Romantic train: But no takers
IT’S BILLED as one of the world’s most luxurious and romantic train journeys. An old-world tour of India’s palaces and lakes, all the way to the Taj Mahal.
Despite great expectations when it was launched in January, the Royal Rajasthan on Wheels train, with $2,000 (£1395) suites and gourmet dining cars, has at times been left languishing in the rail yards as the global economic crisis and the aftermath of the Mumbai attacks put the brakes on India’s tourist boom.
“If you don’t have guests, what’s the point of running the train?” asked Supinder Singh, the president of Palace Tours.
India has seen its tourist arrivals drop in recent months for the first time since 2002 when it launched its hugely successful “Incredible India” campaign that enticed millions of well-heeled tourists from around the world to explore the wonders of India.
Winter is peak season, but this year business has been slow and hotels are struggling to fill empty rooms due to mass cancellations by foreign tourists. All sectors have been hit, from pricey tours of Rajasthan, to budget beach holidays in Goa.
When Palace Tours launched the Royal Rajasthan on Wheels in January it had high hopes the $8m (£5.6m) train would be inundated with bookings by wealthy tourists seeking to explore India in the comfort of a five-star train compartment, with wireless Internet, a spa and silver-service dining on demand.
Instead, the Royal Rajasthan on Wheels has either been relegated to the rail yards due to lack of passengers or plied the journey through Rajasthan to the Taj Mahal in Agra, with only a handful of the possible 82 visitors it can carry.
“I think there are more staff than us,” said Amrit Dhaliwal, a tourist who travelled on the near empty train this month with her husband.
The American couple were among 10 passengers who embarked on the trip from New Delhi, welcomed by traditional musicians sitting on cushions and playing flutes and drums.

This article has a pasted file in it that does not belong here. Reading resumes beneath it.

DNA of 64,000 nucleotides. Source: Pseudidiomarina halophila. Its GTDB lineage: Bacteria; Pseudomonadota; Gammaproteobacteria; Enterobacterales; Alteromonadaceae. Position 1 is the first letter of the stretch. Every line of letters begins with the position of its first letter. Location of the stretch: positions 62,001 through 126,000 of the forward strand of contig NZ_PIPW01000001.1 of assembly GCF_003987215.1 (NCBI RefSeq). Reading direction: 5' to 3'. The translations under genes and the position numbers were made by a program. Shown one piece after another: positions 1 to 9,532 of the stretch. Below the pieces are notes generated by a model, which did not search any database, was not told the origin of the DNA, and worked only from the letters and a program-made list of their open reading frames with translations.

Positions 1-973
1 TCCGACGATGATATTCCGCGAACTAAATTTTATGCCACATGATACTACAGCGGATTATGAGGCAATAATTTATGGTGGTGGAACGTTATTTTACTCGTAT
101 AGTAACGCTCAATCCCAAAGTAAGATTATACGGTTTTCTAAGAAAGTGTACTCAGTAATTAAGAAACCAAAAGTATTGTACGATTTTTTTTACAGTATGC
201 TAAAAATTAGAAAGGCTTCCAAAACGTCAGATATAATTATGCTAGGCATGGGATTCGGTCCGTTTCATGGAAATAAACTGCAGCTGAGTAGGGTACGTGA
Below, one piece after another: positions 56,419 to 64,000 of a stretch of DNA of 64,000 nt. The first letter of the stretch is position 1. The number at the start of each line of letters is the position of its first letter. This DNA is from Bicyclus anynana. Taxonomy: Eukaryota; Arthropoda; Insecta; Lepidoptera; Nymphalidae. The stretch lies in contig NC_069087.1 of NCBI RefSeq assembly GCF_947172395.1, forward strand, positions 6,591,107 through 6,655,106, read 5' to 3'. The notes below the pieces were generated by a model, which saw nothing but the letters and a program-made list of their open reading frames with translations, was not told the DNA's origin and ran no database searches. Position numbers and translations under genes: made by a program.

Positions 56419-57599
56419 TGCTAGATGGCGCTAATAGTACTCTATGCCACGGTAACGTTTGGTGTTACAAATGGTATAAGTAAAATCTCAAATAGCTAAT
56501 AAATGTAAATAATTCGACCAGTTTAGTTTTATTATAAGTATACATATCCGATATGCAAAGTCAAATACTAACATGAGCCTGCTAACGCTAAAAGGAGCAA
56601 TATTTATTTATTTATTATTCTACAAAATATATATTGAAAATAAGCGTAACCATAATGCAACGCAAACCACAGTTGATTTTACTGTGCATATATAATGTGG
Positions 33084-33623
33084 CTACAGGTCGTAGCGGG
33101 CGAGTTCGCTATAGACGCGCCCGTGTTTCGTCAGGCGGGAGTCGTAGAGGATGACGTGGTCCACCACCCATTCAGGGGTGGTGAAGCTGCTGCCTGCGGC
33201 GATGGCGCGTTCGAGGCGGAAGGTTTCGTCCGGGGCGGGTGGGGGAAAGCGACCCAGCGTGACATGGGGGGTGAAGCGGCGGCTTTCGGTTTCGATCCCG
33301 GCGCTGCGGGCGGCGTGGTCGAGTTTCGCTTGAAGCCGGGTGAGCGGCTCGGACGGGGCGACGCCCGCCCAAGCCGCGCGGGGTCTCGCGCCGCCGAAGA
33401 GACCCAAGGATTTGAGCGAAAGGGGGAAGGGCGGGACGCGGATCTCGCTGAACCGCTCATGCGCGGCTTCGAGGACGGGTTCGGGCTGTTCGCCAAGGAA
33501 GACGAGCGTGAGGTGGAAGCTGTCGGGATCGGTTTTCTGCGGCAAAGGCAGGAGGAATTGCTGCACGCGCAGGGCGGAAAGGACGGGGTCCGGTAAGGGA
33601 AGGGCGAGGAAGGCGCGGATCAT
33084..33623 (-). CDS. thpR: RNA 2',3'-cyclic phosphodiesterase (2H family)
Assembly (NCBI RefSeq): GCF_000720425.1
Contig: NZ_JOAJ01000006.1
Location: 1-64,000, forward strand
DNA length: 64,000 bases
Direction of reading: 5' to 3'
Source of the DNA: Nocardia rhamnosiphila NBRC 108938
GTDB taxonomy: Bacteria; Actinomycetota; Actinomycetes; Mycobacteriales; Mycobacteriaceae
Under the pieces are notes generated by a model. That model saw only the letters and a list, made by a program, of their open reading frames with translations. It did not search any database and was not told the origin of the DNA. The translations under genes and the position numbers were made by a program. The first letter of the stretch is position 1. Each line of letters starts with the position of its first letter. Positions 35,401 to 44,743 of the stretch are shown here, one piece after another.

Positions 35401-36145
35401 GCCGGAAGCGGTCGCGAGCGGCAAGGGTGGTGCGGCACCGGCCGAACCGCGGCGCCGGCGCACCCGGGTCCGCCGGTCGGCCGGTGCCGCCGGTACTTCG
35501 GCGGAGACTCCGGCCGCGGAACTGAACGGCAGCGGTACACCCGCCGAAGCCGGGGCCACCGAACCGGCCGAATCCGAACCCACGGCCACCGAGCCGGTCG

“We didn’t realise it would have so few people on it. It would have been nice to have had more people,” said Amrit’s husband Kulwant.
Several of the visitors on the train were upgraded from the less lavish Palace on Wheels, a sister train that is operating at about 60 per cent capacity instead of its usual 100 per cent.
Aside from the global economic woes which have prompted many potential tourists to tighten their belts and stay home, India is still reeling from the Mumbai attacks in which Islamist gunmen killed 179 people in a three-day shooting spree in November that was broadcast live on television news channels around the world.
Foreigners appear to have been targeted as the gunmen attacked two luxury hotels, a popular night spot and a Jewish centre in India’s financial capital.
Since then, countries have issued advisories against travelling to India and popular tourist areas such as Goa have been on alert for more attacks.
“There was a slowdown anyway,” said Dhruv Shringi, the CEO and co-founder of Yatra.com travel.
“Post the Mumbai attacks, we had almost a 22 per cent cancellation in December and it’s about 15 per cent in January. So my worry is this trend seems to be continuing into February.”
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